According to the survey, over the same period, the percentage of Americans who are religiously unaffiliated – describing themselves as atheist, agnostic or ‘nothing in particular’ – has jumped more than six points, from 16.1 per cent to 22.8 per cent.
However, just because atheists are growing doesn’t necessarily mean tolerance will increase. The racist statements of evolutionary biologist and leading atheist Richard Dawkins about Indians in the wake of a horrendously racist documentary on a non-existent ‘rape culture’ in India should alert us to where the loyalties of some of these so-called atheists lie.
For, Dawkins and others like him are probably closet Christians, and use the atheism cloak in order to sell their books and get invited to sit at the high table of the scientific community. In fact, Dawkins has admitted he is a ‘secular Christian’ because he hankers after the nostalgia and traditions of the church.
In fact, the rise of Islamism in Europe is playing a key role in reviving Christianity. As Muslim numbers grow rapidly across Europe, Christianity could well be the unifying factor for white Europeans. For instance, UK Prime Minister David Cameron declared in April 2015 that Britain is a Christian nation. Cameron used his Easter message to the country to declare: ‘This is a Christian country.’ And he urged Britain to ‘speak out’ over the persecution of the faithful around the world.
In fact, during Easter 2014 Cameron had said that in a secular age Christians should be even ‘more evangelical’ about their faith.
Evangelical leaders like Cameron are fanning the ambers of a dying faith and are, therefore, more dangerous than openly sadistic forces such as the Islamic State. For, where the Islamic State has declared itself to be the enemy of all those opposed to it, including other Muslims, the likes of Cameron come wearing Armani suits and smarmy smiles. They try to penetrate countries in Africa and Asia for their trading activities but behind the merchants, the pastors follow. It is nothing less than a reprise of the East India Company and Robert Clive.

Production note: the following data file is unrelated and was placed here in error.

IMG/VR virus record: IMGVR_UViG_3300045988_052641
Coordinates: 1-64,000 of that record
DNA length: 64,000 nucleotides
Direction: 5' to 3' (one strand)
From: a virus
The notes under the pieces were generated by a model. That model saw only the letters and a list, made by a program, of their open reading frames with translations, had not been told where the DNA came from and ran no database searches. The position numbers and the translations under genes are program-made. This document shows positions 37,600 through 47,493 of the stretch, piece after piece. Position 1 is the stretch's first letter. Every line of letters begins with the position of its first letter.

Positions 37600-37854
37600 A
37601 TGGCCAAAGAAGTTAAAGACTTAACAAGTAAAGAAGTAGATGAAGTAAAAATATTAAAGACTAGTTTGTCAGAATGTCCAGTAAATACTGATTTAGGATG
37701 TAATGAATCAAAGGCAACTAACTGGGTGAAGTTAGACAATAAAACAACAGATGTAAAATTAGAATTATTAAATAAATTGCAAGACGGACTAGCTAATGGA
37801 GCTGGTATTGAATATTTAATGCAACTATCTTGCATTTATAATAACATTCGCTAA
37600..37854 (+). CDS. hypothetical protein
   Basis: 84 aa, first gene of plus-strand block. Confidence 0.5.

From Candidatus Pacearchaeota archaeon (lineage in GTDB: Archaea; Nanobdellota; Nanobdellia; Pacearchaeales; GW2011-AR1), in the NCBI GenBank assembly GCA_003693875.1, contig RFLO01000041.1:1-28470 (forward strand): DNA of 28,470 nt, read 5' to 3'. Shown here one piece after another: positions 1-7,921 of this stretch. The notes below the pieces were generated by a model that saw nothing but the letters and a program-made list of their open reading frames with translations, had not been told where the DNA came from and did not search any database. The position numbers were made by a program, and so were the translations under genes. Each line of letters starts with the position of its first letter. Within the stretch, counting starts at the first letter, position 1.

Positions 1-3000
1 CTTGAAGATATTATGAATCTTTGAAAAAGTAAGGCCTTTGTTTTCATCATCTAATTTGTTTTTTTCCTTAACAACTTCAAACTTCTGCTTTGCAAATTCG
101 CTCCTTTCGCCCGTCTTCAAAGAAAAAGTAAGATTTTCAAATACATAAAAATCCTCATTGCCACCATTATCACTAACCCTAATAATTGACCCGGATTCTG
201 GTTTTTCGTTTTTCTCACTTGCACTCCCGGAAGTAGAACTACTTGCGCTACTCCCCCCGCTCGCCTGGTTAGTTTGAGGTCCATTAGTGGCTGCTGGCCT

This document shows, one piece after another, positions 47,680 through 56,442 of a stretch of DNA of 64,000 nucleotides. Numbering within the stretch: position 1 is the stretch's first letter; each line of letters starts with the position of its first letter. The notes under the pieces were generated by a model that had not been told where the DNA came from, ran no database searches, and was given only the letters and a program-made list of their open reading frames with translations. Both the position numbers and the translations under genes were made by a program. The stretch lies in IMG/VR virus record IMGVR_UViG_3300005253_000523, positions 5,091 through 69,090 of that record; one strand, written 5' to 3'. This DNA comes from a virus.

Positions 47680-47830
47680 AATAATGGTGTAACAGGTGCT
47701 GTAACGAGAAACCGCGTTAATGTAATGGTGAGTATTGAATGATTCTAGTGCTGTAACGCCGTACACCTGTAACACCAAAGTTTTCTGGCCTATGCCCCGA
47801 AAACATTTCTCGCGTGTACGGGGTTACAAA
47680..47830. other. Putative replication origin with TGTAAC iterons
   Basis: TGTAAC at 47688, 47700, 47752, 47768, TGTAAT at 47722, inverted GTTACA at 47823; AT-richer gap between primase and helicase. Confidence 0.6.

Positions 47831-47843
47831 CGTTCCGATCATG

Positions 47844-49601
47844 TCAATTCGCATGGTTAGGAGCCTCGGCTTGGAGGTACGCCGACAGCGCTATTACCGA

If the current trends hold, the Christian church could die a natural death by the latter half of this century. But if it wants to stay in the game, here’s a piece of advice:
Instead of being obsessed with the harvest of souls, the church needs to build a new order that values spirituality, which millions of former Christians have found in Eastern religions such as Buddhism (Hinduism’s export model) and healing systems such as yoga. It is indeed ironic that while the flock is seeking spirituality in the East, the church is seeking adherents in the same catchment area. Or is the church abandoning the questioning West and seeking converts in countries where people are (as yet) unaware of its human rights record?
As Anne Rice summed up, ‘People despise us, Christians, and think we are an ignorant and violent lot. I don’t blame them. This kind of thing makes me weep. Maybe commitment to Christ means not being a Christian.’
Rakesh is a globally cited defence analyst. His work has been published by the Centre for Land Warfare Studies, New Delhi; Russia Beyond, Moscow; Hindustan Times, New Delhi; Business Today, New Delhi; Financial Express, New Delhi; BusinessWorld Magazine, New Delhi; Swarajya Magazine, Bangalore; Foundation Institute for Eastern Studies, Warsaw; Research Institute for European and American Studies, Greece, among others.
As well as having contributed for a research paper for the US Air Force, he has been cited by leading organisations, including the US Army War College, Pennsylvania; US Naval PG School, California; Johns Hopkins SAIS, Washington DC; Centre for Air Power Studies, New Delhi; Carnegie Endowment for International Peace, Washington DC; Rutgers University, New Jersey; Institute of International and Strategic Relations, Paris; Institute for Strategic, Political, Security and Economic Consultancy, Berlin; Siberian Federal University, Krasnoyarsk; Institute for Defense Analyses, Virginia; International Center for Not-for-Profit Law, Washington DC; Stimson Centre, Washington DC; Foreign Policy Research Institute, Philadelphia; Center for Strategic & International Studies, Washington DC; and BBC.
His articles have been quoted extensively by national and international defence journals and in books on diplomacy, counter terrorism, warfare, and development of the global south.